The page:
Java, Python, C++, Lisp, and Perl are all examples of popular object-oriented programming languages. They support programming using the classes and objects paradigm.

Five of the most popular object-oriented languages include:

  1. Java
  2. Python
  3. C++
  4. Ruby
  5. C#
  • Java Java is everywhere, and it is one of the most used and in-demand languages of all time. Java’s motto is ‘write once, run anywhere,’ and that is reflected in the number of platforms it runs on and places it’s used.
  • Python Python is general-purpose and used in many places. However, Python has a strong foothold in machine learning and data science. It’s one of the preferred languages for that new and ever-growing field.
  • C++ – C++has the speed of C with the functionality of classes and an object-oriented paradigm. It’s a compiled, reliable, and powerful language. In fact, it’s even used to build compilers and interpreters for other languages.
  • Ruby – Ruby is another general-purpose programming language. It was built for simplicity. With that said, Ruby is an incredibly powerful language. The creator of Ruby, Yukihiro “Matz” Matsumoto, has said, “Ruby is very simple in appearance, but is very complex inside, just like our human body.”
  • C# – C# is a programming language designed by Microsoft. It was designed to improve upon existing concepts in C. C# powers the Microsoft .NET framework alongside many web apps, games, desktop apps, and mobile apps.

There are other object-oriented languages that we haven’t covered above. Perl, Objective-C, Dart, Lisp, JavaScript, and PHP are all object-oriented too or support object-oriented principles.

The Pros and Cons of Object-Oriented Programming Languages

While OOP languages can be powerful, they aren’t useful for every situation and come with some baggage that must be considered.



Object-oriented code is extremely modular by design. Because of polymorphism and abstraction, you can make one function that can be used over and over again. You can also copy information and functionality that’s already been written with inheritance. This saves time, reduces complexity, saves space, and makes coding a lighter load on our fingers.

Parallel Development

There is enough groundwork for parts of the program to be developed separately from each other and still function under object-oriented principles. This makes concurrent development much easier for larger development teams.


Because most, if not all, of our code is in one place, being called and reused, that code is much easier to maintain. Instead of having to individually fix a hundred different instances where a function is called, we can fix the one modular and polymorphic function.


While most languages have some security, object-oriented languages are convenient because security is built-in with encapsulation. Other methods and classes cannot access private data by default, and programs written in OOP languages are more secure for it.


Object-oriented programming languages break down an application into objects and classes. This is beneficial because it gives your application a more modular structure. Modular code is easier to read. Therefore, it is easier to maintain.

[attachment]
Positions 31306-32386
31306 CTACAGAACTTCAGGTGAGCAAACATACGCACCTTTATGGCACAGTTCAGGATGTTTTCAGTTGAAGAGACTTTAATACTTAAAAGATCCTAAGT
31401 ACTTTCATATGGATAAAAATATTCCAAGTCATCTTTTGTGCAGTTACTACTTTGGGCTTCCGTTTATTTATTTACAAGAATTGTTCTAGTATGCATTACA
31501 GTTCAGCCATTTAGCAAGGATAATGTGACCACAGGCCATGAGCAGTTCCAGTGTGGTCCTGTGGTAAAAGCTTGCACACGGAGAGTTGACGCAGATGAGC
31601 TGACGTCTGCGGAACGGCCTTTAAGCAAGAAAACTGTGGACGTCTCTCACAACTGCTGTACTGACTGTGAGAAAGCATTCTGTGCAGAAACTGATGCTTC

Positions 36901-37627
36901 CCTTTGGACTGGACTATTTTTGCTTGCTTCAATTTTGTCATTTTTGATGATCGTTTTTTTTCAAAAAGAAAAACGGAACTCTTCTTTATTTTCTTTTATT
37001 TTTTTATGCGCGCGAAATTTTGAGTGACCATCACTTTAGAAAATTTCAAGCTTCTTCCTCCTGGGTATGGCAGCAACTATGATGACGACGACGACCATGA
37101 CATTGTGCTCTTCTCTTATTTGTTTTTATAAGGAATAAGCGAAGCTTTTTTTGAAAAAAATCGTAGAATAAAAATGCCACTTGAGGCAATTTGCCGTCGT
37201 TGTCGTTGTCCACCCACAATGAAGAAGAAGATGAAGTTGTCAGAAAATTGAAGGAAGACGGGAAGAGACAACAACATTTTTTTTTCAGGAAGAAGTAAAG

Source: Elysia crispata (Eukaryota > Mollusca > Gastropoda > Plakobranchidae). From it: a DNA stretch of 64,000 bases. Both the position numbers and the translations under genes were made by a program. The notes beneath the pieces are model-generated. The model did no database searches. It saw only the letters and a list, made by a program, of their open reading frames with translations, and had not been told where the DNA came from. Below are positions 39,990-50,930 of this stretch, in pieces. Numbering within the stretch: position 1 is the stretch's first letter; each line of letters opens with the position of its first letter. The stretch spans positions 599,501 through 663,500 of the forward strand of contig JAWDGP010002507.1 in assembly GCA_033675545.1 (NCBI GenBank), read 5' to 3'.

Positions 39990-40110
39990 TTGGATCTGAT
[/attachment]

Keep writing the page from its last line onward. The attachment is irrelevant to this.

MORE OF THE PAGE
Often Messy

Because object-oriented languages are so customizable and scalable, it can be easy to lose an understanding of how the code works. OOP code can function in many ways. There are many methodologies for programming in OOP that don’t work well with other methodologies, are inefficient, or are difficult to use.

Requires More Planning

Because these languages are so modular and scalable, going in without a clear design ahead of time is a recipe for disaster. Creating an efficient program requires a solid plan, more so than with other programming paradigms.


This is as much a pro as it is a con. Objects and functions can operate independently. They can take in information and (usually) return reliable results. As a result, they can end up being black boxes, meaning that what they do isn’t always apparent. While the programmer probably created that object and knows what it does, OOP languages simply aren’t as transparent as other languages.


Object-oriented languages often take a performance hit. Programs made in OOP languages are often larger and require more computational effort to run than functional languages. However, this isn’t always true or important. C++ is an OOP language, but it’s one of the fastest languages available. On the same note, speed isn’t always important. The difference in speed only becomes apparent when processing huge or complex calculations or in instances where extreme speed is required.

Now you have a firm grasp of what an object-oriented language is, what it’s good for, and which are the most popular. You should also have a better understanding of what coding is and how it works. Programming in these languages can be as enjoyable as it is profitable, and your career in development is only a few steps away.

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Ethan Scully

About the author: Ethan Scully is a writer, editor, and game developer who manages Career Karma's content partnership initiatives and is currently based in Istanbul. His relationships with coding bootcamps give him particular insight into these new job training programs. Before joining the Career Karma team, Scully worked in IT support, graphic design, and as an editor for Cambodia's Khmer Times.